I haven’t yet become a qualified yoga teacher yet. However, I have started to teach small informal yoga classes for free with some of my work colleagues, which I enjoy doing. The classes I teach are at a beginners/ intermediate and at the moment I haven’t been teaching anything I can’t physically do myself. But, I have had plenty of yoga teachers who have felt comfortable doing this.
My question, therefore — Is it OK to teach yoga asanas you can’t do yourself? The beauty of yoga is that it’s not competitive; It’s a moving meditation; and it doesn’t matter how complicated your asanas are. When I start the face to face element of my yoga teacher training course with Yoga Professionals I will ask my teachers.
After doing a bit of research online, I came across this interesting point in an article written by yoga teacher James Brown in the Huffington Post:
“In every training, I am asked whether it’s okay to teach things you can’t do yourself. The answer is yes and no…” You can read the full article here: 7 Tips for Nervous New Yoga Teachers.
From personal experience, I’ve had a fair few yoga teachers who have attempted to teach asanas such as the scorpion pose without being able to do it themselves — as a result, progress was always slow. When they were supporting me, they were instructing me in the wrong way. However, one time, whilst practising yoga in the Sivananda Meenakshi Ashram in Tamil Nadu, India, I had an Austrian teacher who was quite overweight and couldn’t demonstrate anything, despite the fact that she taught the advanced yoga class.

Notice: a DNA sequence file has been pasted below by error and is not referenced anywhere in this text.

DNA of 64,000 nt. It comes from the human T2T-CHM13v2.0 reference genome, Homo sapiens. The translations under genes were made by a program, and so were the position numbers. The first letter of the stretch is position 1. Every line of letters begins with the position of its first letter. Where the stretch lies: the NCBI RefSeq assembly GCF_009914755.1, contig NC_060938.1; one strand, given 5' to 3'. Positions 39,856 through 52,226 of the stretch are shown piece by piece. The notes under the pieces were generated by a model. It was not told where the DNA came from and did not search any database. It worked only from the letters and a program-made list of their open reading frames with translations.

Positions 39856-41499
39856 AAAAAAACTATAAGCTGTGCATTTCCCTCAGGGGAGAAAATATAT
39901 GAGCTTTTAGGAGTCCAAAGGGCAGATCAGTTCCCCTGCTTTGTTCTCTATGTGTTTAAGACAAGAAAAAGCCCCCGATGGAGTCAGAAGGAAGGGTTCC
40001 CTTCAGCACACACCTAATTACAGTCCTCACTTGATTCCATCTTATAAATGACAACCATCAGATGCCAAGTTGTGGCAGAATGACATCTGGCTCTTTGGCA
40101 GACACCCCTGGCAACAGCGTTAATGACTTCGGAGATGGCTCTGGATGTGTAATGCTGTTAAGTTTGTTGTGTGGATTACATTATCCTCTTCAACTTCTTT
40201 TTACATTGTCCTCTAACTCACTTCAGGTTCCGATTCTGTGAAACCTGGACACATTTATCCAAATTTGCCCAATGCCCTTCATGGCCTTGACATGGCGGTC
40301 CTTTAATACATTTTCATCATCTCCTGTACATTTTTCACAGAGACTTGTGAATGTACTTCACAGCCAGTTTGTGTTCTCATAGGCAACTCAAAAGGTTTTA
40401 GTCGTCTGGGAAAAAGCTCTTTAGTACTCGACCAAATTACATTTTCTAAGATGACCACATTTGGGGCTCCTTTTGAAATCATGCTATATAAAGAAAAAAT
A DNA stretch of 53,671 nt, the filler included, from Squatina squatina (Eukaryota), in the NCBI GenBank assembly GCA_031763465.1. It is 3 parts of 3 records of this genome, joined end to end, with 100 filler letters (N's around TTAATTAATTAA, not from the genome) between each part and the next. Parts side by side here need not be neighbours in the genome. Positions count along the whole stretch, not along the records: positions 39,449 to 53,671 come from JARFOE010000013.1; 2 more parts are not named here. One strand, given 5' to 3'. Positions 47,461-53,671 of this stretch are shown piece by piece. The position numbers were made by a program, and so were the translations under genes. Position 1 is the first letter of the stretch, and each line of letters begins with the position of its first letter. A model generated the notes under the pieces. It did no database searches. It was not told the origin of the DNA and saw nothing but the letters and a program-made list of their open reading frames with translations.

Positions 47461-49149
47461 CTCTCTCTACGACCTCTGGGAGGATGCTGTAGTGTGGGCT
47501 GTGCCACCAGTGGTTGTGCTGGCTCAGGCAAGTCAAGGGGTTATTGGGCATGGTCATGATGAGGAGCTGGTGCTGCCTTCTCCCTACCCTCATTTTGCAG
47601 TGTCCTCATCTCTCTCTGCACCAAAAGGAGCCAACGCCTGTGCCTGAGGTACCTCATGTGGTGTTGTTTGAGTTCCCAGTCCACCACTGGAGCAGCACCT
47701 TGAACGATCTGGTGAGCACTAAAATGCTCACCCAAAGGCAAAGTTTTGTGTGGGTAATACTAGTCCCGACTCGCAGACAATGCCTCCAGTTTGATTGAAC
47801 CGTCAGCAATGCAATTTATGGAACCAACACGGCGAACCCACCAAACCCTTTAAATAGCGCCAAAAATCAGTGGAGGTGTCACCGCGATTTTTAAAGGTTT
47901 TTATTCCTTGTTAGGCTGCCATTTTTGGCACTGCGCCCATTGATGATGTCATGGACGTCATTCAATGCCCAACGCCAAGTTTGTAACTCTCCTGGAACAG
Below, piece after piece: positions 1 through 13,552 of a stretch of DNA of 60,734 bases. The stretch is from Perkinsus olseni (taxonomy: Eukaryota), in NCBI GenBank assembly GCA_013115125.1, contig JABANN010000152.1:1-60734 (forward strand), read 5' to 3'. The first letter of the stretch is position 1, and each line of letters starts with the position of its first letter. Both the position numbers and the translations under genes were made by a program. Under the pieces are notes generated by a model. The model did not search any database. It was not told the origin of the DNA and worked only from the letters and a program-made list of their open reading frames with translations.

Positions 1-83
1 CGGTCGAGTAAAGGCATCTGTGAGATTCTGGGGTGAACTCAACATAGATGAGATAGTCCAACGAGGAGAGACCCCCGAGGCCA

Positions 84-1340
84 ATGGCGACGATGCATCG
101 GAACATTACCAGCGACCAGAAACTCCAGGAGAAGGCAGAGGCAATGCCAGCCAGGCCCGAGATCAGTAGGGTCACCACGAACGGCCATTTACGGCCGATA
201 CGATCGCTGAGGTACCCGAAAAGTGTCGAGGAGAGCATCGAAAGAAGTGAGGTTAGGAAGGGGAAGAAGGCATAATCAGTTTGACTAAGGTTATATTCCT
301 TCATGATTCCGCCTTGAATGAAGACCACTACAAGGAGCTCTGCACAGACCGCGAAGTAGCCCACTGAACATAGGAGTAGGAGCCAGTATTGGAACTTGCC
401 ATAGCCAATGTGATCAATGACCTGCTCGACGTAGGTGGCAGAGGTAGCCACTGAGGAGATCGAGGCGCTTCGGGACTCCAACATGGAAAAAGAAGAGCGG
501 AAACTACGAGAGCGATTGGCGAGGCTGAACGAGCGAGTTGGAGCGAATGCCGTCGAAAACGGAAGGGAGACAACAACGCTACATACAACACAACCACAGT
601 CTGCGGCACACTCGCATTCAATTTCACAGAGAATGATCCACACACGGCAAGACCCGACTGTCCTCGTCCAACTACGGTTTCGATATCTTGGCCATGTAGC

My first reaction was ‘How did she end up teaching yoga full stop — let alone the advanced class?’ It was a poor judgement on my behalf, especially as yoga isn’t discriminatory. Plus, it should be refreshing to see people of all shapes and sizes teach — not just skinny ex dancers with firm abs and a squeaky white smile.
Anyway, this teacher taught me perhaps more than any yoga teacher ever has. She was able to tell me exactly how to get into each position with perfect precision. I was impressed. I wondered if once upon a time, she’d been able to do all of these asanas she was so easily able to guide people into.
So, going back to my own teaching practice — would I ever teach something I couldn’t do? Eventually, I would love to be able to teach the majority of asanas at all levels, but I mustn’t get ahead of myself. When yoga is practised properly, there shouldn’t be any force. So, for now, I wouldn’t teach something like the handstand which is an asana I’m working on being able to hold for longer than five seconds.